Poems Chosen out of the Works of Robert Herrick. [Edited by
Poems Chosen out of the Works of Robert Herrick. [Edited by

[KELMSCOTT PRESS]; Robert, HERRICK. Poems Chosen out of the Works of Robert Herrick. [Edited by F.S. Ellis].

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"Gather ye rosebuds while ye may, Old Time is still a-flying; And this same flower that smiles today, Tomorrow will be dying."

[KELMSCOTT PRESS]; Robert, HERRICK. Poems Chosen out of the Works of Robert Herrick. [Edited by F.S. Ellis]. [Hammersmith: Kelmscott Press], 1895.

8vo. Original limp vellum, green silk ties, spine lettered in gilt, edges untrimmed; pp. xiv + [ii] + 296; woodcut title, woodcut border and large initial letters, text printed in red and black in the Golden type; slight creasing to spine, faint traces of ink writing having been erased from rear blank leaf, otherwise a very good copy.
250 copies were printed on Kelmscott hand-made paper.
The Kelmscott press was founded by William Morris towards the end of his life, in 1891, with the aim of reviving the skills of handprinting which had been lost during the industrial revolution. His hope was to produce books “which would have a definite claim to beauty”. The Press was named after Kelmscott Manor, Morris’ beloved country house in Wiltshire.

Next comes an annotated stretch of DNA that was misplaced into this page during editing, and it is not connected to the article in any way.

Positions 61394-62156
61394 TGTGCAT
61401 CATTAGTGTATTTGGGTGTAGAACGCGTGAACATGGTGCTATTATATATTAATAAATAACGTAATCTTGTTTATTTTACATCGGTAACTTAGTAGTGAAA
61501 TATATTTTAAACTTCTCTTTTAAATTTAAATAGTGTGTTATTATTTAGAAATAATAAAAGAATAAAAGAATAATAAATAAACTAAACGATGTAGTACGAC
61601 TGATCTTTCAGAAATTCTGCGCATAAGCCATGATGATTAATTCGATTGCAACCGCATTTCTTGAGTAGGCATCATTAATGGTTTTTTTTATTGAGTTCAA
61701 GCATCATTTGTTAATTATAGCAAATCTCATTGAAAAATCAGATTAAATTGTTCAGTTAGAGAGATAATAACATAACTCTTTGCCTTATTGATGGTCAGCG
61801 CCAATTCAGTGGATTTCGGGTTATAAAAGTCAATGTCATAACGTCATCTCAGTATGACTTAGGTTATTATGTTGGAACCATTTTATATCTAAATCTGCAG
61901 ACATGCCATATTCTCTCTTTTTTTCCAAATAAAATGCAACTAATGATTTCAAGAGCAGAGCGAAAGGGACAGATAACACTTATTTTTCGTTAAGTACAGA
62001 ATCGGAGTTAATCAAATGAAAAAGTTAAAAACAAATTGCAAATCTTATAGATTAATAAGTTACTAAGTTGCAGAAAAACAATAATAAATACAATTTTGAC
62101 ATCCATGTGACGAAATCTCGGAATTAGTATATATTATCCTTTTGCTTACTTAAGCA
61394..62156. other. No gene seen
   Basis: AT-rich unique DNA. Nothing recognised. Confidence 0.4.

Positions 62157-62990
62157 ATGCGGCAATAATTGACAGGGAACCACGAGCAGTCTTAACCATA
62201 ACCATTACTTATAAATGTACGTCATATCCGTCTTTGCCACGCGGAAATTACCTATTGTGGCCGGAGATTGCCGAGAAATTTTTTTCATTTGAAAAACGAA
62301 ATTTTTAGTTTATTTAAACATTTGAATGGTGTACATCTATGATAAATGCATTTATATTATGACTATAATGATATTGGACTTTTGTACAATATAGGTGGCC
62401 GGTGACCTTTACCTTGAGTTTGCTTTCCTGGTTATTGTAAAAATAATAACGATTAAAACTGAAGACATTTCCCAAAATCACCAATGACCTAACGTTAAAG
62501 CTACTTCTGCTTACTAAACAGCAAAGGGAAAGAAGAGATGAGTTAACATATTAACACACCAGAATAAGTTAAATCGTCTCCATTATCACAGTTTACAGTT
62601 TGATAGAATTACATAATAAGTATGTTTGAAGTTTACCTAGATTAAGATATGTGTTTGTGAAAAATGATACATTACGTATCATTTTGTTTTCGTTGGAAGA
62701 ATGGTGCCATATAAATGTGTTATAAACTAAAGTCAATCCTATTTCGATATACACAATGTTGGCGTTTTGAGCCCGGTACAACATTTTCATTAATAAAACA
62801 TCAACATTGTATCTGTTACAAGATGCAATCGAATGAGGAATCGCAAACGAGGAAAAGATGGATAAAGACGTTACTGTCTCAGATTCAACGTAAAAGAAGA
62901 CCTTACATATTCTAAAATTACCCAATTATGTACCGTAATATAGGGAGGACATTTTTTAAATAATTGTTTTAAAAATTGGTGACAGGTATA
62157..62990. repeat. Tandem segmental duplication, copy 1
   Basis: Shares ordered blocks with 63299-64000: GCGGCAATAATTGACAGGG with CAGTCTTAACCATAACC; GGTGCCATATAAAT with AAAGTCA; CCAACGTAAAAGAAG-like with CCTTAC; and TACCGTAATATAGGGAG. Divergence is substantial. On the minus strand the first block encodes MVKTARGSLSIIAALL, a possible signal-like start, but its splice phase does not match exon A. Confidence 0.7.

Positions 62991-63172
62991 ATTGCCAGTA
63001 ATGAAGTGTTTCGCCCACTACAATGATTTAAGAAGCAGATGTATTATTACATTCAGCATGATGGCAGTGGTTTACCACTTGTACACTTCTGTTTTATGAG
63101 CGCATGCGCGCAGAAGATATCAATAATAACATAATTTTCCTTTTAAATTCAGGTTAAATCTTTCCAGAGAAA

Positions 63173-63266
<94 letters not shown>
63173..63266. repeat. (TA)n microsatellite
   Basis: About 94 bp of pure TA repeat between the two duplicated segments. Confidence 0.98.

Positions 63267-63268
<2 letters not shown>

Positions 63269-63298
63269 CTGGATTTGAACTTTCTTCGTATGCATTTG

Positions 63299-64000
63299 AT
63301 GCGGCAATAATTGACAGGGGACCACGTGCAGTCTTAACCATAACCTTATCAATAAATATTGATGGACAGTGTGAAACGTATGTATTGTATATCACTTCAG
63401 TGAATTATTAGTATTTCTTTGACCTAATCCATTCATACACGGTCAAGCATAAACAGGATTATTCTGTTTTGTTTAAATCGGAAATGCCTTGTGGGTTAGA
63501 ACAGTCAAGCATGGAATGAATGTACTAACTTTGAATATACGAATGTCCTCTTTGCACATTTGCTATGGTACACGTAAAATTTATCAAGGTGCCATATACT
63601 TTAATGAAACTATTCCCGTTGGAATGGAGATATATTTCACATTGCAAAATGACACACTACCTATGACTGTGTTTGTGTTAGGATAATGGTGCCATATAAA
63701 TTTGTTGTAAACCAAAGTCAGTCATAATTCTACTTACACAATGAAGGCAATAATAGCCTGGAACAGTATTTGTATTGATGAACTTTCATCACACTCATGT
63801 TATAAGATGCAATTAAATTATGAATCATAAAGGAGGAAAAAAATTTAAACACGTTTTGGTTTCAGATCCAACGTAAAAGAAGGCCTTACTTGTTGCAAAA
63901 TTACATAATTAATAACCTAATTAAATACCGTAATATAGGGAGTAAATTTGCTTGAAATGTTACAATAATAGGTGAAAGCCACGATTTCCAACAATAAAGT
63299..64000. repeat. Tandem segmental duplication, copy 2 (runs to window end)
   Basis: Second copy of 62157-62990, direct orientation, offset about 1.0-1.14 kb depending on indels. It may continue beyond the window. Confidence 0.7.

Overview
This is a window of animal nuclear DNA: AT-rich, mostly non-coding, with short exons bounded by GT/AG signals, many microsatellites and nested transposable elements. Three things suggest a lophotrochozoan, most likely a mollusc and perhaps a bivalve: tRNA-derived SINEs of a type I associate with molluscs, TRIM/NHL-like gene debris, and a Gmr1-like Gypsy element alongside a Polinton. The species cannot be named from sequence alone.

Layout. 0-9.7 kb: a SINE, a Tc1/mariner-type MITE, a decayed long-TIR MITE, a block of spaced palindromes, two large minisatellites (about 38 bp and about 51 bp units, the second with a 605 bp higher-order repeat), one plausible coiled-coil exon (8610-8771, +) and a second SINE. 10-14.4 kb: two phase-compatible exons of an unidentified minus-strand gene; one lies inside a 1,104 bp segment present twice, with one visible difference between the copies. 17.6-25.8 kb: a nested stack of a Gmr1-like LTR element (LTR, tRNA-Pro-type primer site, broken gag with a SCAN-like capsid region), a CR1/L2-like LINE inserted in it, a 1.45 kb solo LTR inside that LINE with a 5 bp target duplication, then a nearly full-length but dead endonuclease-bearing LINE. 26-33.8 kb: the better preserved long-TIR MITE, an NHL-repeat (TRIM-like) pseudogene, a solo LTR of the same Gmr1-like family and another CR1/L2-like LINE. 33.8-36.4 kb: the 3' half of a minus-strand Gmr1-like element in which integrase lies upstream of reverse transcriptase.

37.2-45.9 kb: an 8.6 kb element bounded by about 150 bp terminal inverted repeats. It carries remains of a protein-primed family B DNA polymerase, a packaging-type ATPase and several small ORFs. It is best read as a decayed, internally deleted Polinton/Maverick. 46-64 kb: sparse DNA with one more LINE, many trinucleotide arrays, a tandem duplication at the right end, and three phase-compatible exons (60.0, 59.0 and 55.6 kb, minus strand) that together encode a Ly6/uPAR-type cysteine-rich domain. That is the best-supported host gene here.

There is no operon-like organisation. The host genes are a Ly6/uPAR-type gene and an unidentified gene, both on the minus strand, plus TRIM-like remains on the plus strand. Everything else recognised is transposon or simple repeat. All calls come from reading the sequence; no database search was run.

Herrick wrote over 2,500 poems in his lifetime, most of which appeared in his major work, Hesperides. Though he never married, much of his poetry refers to romantic love and the female body, although he is also known for his unique monometers and short poetical sayings. The over-riding message of his work is that life is short, the world is beautiful, love is splendid, and we must use the short time we have to make the most of it. He remained relatively unknown during his lifetime, though works were rediscovered in the early nineteenth century, and have been regularly printed ever since.
Morris wrote of Herrick’s work: “I like him better than I thought I should: I daresay we shall make a pretty book of it”. (Mackail II, 311).

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